‘Interpreter’ is a top-notch thriller
April 20, 2005
Every once in a while, when the planets align and the movie gods shine upon the stars, a great product is produced that everyone can boast about. Such a movie is “The Interpreter.”
When the director is Sydney Pollack, that alone signals a good movie. When the actors are Oscar winners Nicole Kidman and Sean Penn … well, need I say more? I’m not even a Sean Penn fan, but he is an incredible and versatile actor. Both of them play off each other with such an intensity that you almost wonder, where in their minds do they go to bring out such a wide range of emotions? Then again, with a director such as Pollack, it’s easy to see where that range is harvested.
I watched some of Pollack’s earlier works to see how he was able to bring out the absolute best in his actors. Who could forget Robert Redford’s dynamic intensity in Pollack’s political thriller “Three Days of the Condor” from 1975? Or how about 1993’s “The Firm” with Tom Cruise and Gene Hackman? Suffice to say, Sydney Pollack knows how to keep one’s interest when it comes to watching dramas with a surprise ending. Maybe because Pollack is also an actor, he can connect with them and gain their trust and respect. He also cast himself in a small role playing an adviser to Penn’s character in this movie.
Kidman plays Silvia Broome, a South African-born U.N. translator/interpreter. Kidman tones down her usual stunning good looks and goes the more conservative route, adding to the believability factor in her role. Add to that her complex past and we get to see a Nicole Kidman stripped not just of her exterior glamour but also stripped internally as well. In short, we get a multifaceted individual not easily readable upon first meeting.
Silvia overhears what she believes to be a plot to assassinate the dictator of the fictional African state of Matobo as he addresses the General Assembly. Sean Penn is FBI agent Tobin Keller who, upon investigating her claim, realizes Silvia may have an agenda all her own. Penn’s character, too, is complex and a bit jaded, adding to the depth of what it is he believes that she says. Both actors shine in their respective identities.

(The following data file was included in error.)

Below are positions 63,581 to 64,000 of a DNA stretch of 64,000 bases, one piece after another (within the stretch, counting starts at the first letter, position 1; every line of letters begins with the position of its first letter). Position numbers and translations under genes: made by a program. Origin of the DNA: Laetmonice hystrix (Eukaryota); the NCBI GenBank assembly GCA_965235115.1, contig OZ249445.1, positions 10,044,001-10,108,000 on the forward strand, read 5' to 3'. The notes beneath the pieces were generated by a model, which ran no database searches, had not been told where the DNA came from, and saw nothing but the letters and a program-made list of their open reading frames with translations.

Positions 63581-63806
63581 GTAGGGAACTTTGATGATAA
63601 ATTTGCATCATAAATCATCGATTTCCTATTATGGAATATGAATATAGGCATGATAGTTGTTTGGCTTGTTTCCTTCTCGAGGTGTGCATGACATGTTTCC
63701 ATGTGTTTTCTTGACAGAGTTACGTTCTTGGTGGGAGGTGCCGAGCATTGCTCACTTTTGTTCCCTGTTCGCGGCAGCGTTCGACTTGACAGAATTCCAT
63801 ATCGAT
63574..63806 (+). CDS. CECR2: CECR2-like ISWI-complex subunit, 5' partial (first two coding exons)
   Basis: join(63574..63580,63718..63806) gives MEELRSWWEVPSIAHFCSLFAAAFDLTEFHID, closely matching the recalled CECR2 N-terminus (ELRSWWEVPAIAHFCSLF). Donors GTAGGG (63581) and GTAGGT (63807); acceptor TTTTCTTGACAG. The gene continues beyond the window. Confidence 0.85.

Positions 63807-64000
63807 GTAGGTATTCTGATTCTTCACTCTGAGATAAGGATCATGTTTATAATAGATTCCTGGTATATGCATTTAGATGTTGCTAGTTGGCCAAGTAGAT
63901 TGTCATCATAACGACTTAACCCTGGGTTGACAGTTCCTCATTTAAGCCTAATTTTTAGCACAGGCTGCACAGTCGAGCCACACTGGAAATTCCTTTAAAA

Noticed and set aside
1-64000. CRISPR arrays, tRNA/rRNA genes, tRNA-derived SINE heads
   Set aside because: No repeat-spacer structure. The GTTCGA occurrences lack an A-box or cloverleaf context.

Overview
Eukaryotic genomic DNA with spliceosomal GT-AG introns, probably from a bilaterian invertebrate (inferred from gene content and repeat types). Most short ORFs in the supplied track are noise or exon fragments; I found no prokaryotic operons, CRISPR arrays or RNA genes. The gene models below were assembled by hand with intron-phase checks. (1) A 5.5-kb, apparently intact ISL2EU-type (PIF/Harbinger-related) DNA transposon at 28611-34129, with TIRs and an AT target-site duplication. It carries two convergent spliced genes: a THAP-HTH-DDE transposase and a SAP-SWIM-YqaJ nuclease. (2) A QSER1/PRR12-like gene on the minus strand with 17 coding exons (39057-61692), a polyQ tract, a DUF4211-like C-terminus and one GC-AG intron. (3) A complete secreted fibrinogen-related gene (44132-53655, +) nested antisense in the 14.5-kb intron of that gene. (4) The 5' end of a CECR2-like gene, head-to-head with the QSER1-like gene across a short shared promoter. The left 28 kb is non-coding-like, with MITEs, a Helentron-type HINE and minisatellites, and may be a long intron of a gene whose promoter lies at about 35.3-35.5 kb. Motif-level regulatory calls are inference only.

“The Interpreter” has been touted as the first film ever to be shot inside the United Nations Headquarters. Film purists will argue that this is false, citing the 1953 drama “The Glass Wall” as being shot inside that complex first. However, the building was brand new back then and hadn’t been staffed yet with members of the U.N. Assembly. Still, in an era of constant terror alerts and tight security, having this movie shot inside the U.N. headquarters is almost unheard of and a major coup for Pollack to have pulled off regardless. Some of the scenes were shot in the actual General Assembly and the Security Council including corridors and hallways throughout the complex. Many of the extras include U.N. staff members.
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“The Interpreter” is a good, old-fashioned drama/thriller that reads like a book on the big screen. There are no short cuts or pandering to the viewing audience. Anyone with an ounce of intelligence will appreciate this and in turn believe in the actors who have created these characters worth caring about. Add to that the character of New York City itself, and you get one enjoyable piece of work here. The city serves as the backdrop for the action taking place and, wow, what action.
The drama is top-notch throughout. There’s one scene involving a crowded downtown commuter bus that will have you leaping out of your seat. I still have second thoughts now getting on one. Much of that credit goes to cinematographer Darius Khondji, who knows how to capture Pollack’s vision and share it with the rest of us.
– Howie Nave is the host/emcee/manager of The Improv at Harveys Tuesday through Sunday nights. You can hear him on seven radio stations every Friday morning reviewing movies in Northern California and Nevada, including KRLT in Lake Tahoe and KOZZ out of Reno. Watch him every Saturday and Sunday on Tahoe’s KMTN TV doing movie and video reviews.